The year 1984 will be remembered as one of the worst famine years in contemporary Kenya, in which the government was forced to import yellow maize to heavily subsidise acute staple food shortages, occasioned by failed rainfall and drought.

Ambenje observes: The drought season in the ASALs is a pattern that repeats itself after every four or so years . According to him, the north-eastern and north-western parts of the country should expect acute short rains that were supposed to have started in mid-October.

The north-eastern and north-western regions, says Ambenje, both of which consist of ASALs, exhibit annual rainfall patterns that range from as low as 230mm to 700mm .

While food shortages are always blamed on drought, experts apportion the blame to the government for its poor agricultural policies. According to Dr Hezron Nyangito, a researcher with the Institute of Policy Analysis and Research [IPAR], poor policies are to blame for the perennial food shortages.

Government records show that since independence, the country has had major nationwide food deficits in 1980/81, 1981/1982 and 1984/1985, which, though mainly caused by drought were also partly due to negative effects of poor agricultural policies , observes Nyangito.

While the problem of food shortage is almost perennial, it would appear that the government is always caught flat footed every time famine strikes. Yet the joint initiative between the government of Kenya and the United States Agency for International Development [USAID], out of which Famine Early Warning Systems [FEWS] was founded, often has enough information on the status of food supply throughout the country.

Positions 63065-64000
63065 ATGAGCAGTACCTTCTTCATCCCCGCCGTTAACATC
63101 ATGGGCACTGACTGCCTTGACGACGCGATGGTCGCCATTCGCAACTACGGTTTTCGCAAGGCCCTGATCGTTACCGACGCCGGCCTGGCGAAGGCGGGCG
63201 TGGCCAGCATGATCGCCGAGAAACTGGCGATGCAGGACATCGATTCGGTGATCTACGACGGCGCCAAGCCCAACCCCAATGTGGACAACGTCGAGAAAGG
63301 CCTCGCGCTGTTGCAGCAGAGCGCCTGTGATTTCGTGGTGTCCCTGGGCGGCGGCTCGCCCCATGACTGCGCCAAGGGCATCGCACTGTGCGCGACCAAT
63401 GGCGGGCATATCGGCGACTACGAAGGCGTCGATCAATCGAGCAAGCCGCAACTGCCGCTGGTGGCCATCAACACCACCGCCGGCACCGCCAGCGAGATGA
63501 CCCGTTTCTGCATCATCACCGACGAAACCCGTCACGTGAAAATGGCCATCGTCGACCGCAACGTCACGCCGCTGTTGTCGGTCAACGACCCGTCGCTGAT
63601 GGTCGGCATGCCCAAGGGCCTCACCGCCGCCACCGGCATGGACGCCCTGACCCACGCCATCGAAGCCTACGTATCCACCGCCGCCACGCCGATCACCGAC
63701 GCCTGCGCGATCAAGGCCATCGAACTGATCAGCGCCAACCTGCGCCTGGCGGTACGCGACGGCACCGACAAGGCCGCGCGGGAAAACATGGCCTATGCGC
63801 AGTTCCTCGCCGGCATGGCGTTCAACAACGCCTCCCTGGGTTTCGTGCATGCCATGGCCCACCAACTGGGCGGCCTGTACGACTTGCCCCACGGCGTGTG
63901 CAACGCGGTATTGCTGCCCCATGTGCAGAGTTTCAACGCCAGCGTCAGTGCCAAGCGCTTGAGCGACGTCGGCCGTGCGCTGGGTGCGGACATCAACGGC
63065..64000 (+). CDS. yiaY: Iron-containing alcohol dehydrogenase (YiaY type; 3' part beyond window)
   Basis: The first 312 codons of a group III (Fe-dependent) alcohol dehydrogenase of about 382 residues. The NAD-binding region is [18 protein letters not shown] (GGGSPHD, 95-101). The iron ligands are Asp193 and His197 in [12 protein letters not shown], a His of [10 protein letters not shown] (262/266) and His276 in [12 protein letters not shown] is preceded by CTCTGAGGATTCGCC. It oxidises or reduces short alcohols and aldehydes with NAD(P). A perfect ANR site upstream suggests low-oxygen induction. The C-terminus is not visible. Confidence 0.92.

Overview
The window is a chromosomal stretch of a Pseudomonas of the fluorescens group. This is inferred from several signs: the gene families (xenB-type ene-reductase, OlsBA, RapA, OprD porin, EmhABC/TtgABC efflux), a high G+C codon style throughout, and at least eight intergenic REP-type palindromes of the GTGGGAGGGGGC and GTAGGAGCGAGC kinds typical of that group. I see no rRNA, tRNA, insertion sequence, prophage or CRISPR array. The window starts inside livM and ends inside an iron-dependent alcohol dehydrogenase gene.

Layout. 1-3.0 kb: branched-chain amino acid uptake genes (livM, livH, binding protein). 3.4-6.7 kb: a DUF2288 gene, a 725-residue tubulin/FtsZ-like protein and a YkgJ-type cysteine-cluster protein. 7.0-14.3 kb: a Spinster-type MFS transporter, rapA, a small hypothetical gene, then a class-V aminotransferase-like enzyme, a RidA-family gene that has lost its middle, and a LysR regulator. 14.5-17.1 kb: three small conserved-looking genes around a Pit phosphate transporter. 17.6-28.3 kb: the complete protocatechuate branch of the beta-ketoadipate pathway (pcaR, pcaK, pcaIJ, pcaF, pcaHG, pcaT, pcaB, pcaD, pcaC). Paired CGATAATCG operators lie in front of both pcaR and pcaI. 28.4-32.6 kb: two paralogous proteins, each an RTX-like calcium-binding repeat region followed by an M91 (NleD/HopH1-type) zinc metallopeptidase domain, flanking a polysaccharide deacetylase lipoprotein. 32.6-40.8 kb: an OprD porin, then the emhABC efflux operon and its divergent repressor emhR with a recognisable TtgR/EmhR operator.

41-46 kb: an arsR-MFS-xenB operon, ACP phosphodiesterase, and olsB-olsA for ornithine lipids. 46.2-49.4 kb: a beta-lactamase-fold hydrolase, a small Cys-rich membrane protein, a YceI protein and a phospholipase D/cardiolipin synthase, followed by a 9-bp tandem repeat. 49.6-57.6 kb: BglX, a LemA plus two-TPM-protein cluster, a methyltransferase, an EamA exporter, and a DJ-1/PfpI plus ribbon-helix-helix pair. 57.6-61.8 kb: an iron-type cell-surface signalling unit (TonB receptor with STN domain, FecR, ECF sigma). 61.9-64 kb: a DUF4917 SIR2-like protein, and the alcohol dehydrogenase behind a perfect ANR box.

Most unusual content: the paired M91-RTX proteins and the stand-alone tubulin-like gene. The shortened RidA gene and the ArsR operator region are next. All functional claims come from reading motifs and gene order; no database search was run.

Sources in the Office of the President confirm that there are lots of data on the food situation in the country, but that the information is either ignored or government spokesmen simply deny any knowledge of a looming food crisis.

Whereas it can be acknowledged that famine has been a real threat to the Kenyan nation, it is still difficult to determine the extent of the problem because local politicians either exaggerate the problem or devalue its extent, depending on which side of the political spectrum they fall, thus obscuring the real situation.

Early 2000, several arid and semi-arid areas, notably Turkana and Wajir in the north and the eastern districts of Kitui and Mwingi faced food shortages following erratic rains in late 1999. While MPs Adan Keynan (Wajir West) and Bare Shill (Fafi) claimed that close to 100 people had died of starvation and more than 57000 needed relief assistance, the then Wajir District Commissioner Fred Musami insisted no one had died of hunger as did Sheriff Nassir, the then State Minister in charge of relief and rehabilitation.

As the inhabitants of the north-eastern and north-western regions of the country teeter on the brink of starvation, the World Food Programme [WFP] regional spokesperson Ms Laura Melo says if the government finds it necessary, WFP would assist in calling in international assistance.

Melo says the underlying poverty in the areas affected by drought is the main concern and the only long- term solution to eradicate hunger is to tackle poverty. She suggests the adoption of irrigation agriculture and diversification of sources of income to make people less vulnerable to climatic changes.